"Nowadays, people want to be much more off the beaten track," Morgan-Grenville said, describing the trips. "The whole ethos of the baby boomer traveler, you can't cookie-cutter your services. Everybody wants something different."
That means that while there are 48 people on the tour, several small private side trips are built into the itinerary.
Morgan-Grenville said that his clients don't want to travel halfway around the world to go to a tourist restaurant.
"It's going to a little bistro that's tucked away down an alleyway that's not in a guidebook that doesn't have white-glove silver service," he said. "It might be a mom and pop little restaurant with four, five tables."
Morgan-Grenville explained that travelers today want to see more and more remote sites. But the farther outside populated areas they travel, the harder it is to find upscale amenities. In some places, Abercrombie & Kent has to fly in its own sheets and towels. Other times, creature comforts are sacrificed to lend a more "authentic air" to the experience.
"You can go and stay at a Four Seasons wherever you want. Today, it's not a novelty for people to do that. What is a novelty is having an incredible experience in an incredible location," Morgan-Grenville said. "The previous generation, they were very happy to be shown things. These guys, they don't want to see something. They want to participate in it."
Other parts of the travel industry are also expanding their ultra-high-end products.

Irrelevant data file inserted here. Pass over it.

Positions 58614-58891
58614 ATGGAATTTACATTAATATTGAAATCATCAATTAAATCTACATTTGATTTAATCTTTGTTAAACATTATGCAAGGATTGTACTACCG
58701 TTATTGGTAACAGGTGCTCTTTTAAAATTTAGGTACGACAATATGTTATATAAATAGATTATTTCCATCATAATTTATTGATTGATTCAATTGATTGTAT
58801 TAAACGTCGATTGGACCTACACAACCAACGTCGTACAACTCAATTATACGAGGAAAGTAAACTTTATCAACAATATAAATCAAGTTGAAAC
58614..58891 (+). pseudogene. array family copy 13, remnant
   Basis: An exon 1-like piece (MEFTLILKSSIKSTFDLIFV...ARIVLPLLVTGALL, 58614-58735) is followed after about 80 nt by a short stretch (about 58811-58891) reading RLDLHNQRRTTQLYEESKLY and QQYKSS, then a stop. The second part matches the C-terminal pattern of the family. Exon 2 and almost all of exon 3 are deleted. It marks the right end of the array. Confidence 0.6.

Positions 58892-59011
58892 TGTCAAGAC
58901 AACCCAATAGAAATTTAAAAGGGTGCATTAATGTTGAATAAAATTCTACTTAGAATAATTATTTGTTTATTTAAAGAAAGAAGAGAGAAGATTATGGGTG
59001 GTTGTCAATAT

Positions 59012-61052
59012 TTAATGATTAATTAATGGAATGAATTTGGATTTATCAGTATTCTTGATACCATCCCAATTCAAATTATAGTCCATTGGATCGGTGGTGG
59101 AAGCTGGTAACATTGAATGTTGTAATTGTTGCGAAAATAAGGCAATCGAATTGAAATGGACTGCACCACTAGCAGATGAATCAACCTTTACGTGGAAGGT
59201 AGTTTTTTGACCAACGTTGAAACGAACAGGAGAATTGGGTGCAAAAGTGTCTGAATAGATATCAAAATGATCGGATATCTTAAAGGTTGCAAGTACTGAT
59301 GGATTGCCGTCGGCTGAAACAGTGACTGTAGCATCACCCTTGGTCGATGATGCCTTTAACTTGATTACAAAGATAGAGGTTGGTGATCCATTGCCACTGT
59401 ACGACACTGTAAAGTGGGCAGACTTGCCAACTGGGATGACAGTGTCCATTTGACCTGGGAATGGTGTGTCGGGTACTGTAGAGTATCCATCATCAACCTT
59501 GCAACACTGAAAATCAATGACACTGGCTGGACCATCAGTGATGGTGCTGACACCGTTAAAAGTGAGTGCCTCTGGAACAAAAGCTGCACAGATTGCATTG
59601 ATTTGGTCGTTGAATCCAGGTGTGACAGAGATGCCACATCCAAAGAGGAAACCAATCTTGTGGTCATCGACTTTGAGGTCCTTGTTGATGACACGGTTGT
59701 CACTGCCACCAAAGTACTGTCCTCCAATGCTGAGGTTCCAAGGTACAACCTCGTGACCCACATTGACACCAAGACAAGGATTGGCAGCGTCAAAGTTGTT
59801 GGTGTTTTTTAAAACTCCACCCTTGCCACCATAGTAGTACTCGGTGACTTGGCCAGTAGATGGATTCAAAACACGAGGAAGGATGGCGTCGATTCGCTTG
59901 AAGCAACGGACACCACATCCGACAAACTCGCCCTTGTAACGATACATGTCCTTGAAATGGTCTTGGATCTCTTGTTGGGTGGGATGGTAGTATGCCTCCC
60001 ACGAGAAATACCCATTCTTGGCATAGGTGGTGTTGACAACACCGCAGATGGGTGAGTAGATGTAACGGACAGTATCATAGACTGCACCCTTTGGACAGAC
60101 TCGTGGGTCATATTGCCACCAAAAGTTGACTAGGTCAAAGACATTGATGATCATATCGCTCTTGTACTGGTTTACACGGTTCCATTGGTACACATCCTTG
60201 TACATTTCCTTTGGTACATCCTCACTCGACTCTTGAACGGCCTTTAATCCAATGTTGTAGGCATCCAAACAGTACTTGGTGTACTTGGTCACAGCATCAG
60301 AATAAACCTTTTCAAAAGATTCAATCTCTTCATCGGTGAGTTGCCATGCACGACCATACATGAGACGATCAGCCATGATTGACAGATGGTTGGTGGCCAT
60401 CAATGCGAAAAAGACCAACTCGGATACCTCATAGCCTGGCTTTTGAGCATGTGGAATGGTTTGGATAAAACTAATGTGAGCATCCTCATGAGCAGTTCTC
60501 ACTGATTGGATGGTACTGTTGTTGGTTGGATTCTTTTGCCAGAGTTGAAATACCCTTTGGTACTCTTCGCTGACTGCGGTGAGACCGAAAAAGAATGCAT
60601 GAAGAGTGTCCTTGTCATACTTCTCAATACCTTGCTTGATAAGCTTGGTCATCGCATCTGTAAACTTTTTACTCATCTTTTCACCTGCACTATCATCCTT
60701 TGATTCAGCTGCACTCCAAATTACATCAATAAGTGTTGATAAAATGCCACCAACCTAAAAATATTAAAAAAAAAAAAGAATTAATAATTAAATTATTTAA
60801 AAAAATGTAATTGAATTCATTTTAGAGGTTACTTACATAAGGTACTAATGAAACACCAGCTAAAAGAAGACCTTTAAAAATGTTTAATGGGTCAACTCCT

The Four Seasons hotel in New York has two presidential suites that cost $15,000 a night. The company won't provide detailed occupancy figures but says the suites are rented out more than half of the nights in the year.
For the past six years, the Four Seasons has been building a penthouse suite that will rent for $30,000 a night when it opens up this summer. The 4,300-square-foot room will have 24-foot floor-to-ceiling windows and cost $45 million to build, according to the hotel. Few details are being shared about the project, which will first be unveiled to the world in the pages of Architectural Digest.
Just a few blocks away, the Peninsula offers a two-bedroom Peninsula suite for $15,000 a night. If you've got a large, well-heeled group, a connecting suite can be added, bringing the nightly bill to $17,500.
If those rooms are booked, a rich guest can try the Mandarin Oriental across town, which offers a 2,640-square-foot presidential suite for $14,000 a night.
For those looking to escape the city, the Four Seasons Resort Punta Mita in Mexico offers a five-bedroom suite for $15,000 a night. The 9,150-square-foot suite offers its own entrance, a private gym and spa treatment area, home theater and pool.
"Entourage travel is a growing segment, not only among celebrities, which we certainly get our share of, but also among families and business groups," Christian Clerc, regional vice president and general manager for Four Seasons said in a statement. "Those typically traveling with an entourage seek privacy, luxury and the finest experiences the resort has to offer.
Representatives of the New York hotels said the suites were most often booked by families.
For those who want to travel and stay on the move while catching some sleep, there are also plenty of top-end options.
The Venice Simplon Orient Express has long been known for its luxurious train travel.